Organic Foods and Drinks Set for Recovery

Euromonitor International takes a look at some of the trends emerging in the global organic food and beverages market, which appears to have weathered the worst of the economic downturn.

Organics return to growth

Euromonitor International’s latest health and wellness data update shows that, viewed from a global perspective, the organics market started to recover in 2010. Calculated using fixed 2010 US dollar exchange rates, worldwide organic food and beverage value sales rose by 4% on the previous year, reaching US$27.1 billion in total. In 2009, organics barely managed to evade stagnation, with value sales creeping up by just 1%.

The key growth driving region in 2010 was Latin America, where organics registered a healthy 23% leap in value sales. However, this buoyant performance was rooted in fairly small base sales, amounting to US$307 million – this is less than 3% of the sales amassed by organic foods and beverages in North America.

Daterra Agroindústria’s Namaste brand of organic fruit/herbal tea claimed almost one quarter of category value sales. Among the most dynamic categories in Brazil in 2010 were organic 100% juice, with a 37% increase in value sales, organic fresh coffee, up by 23%, and organic biscuits, which enjoyed 22% growth.

In Mexico, organic fresh coffee sales tripled in value in 2010 on the previous year, while organic instant coffee increased by 135%. It is interesting that consumers in these countries, which have long been producers of organic coffee for export, are now cottoning on to the benefits of organic products, giving a much-needed boost to domestic consumption.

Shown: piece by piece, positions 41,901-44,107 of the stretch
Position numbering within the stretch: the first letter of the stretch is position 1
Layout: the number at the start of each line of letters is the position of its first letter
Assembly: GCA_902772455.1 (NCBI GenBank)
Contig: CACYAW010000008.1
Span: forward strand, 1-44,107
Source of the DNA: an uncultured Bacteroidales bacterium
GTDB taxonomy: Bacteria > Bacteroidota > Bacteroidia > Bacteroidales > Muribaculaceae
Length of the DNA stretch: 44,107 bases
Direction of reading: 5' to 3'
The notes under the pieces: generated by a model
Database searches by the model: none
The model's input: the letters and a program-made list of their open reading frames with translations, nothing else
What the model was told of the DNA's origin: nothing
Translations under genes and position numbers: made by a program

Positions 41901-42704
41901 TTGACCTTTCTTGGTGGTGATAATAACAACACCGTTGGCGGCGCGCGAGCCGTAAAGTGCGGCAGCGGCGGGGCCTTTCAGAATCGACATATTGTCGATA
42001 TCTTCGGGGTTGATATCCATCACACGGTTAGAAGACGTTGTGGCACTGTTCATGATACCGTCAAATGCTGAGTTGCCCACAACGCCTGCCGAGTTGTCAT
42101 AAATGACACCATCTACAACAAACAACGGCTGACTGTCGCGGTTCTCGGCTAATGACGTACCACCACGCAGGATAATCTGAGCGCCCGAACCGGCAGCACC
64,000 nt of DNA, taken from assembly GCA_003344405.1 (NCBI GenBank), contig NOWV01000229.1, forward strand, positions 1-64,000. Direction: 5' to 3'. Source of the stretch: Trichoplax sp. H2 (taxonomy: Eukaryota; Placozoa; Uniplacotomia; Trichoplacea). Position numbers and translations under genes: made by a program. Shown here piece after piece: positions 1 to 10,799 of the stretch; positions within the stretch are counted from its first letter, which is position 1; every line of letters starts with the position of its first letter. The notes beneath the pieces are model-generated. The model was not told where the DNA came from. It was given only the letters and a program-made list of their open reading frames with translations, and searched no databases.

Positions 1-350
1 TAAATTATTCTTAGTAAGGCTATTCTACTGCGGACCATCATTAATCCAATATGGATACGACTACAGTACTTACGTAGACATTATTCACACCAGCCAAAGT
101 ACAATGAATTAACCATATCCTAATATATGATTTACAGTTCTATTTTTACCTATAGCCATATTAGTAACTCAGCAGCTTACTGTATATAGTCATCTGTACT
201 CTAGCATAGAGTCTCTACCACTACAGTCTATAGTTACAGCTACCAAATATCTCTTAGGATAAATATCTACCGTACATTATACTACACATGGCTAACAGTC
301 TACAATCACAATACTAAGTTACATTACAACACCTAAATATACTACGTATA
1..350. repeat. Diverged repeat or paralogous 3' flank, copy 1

Consumers in coffee-producing countries are not only becoming more aware that pesticide-free organic coffee may be better for their own and their families’ health, especially as coffee is commonly given to fairly young children in Latin America, but also that the organic way of cultivating coffee is infinitely better for the environment, as well as for the health of the farm workers.

Western Europe – a mixed bag

Western Europe, where the organic trend originated, is still a global stronghold for the category, generating 42% of global organic food and beverage sales in 2010. In terms of growth, the region delivered a mixed performance. On a regional level, value sales rose by 5% in 2010, based on fixed US dollar 2010 exchange rates. Although this was one percentage point ahead of the global average, some markets continued to be badly affected by the recession, negatively impacting consumer spending on premium-priced groceries.

The Soil Association, the UK’s foremost organic certification body, blamed battered consumer confidence in the wake of mass redundancies in both the public and private sectors for turning shoppers away from pricier organic ranges.

The supermarket/hypermarket channel, which accounts for two thirds of organic food and beverage sales in the UK, duly adjusted its listings in accordance with the fraught economic conditions. Although organics were not eliminated from mainstream retailers’ aisles, their presence on the shelves shrank to the benefit of economy lines.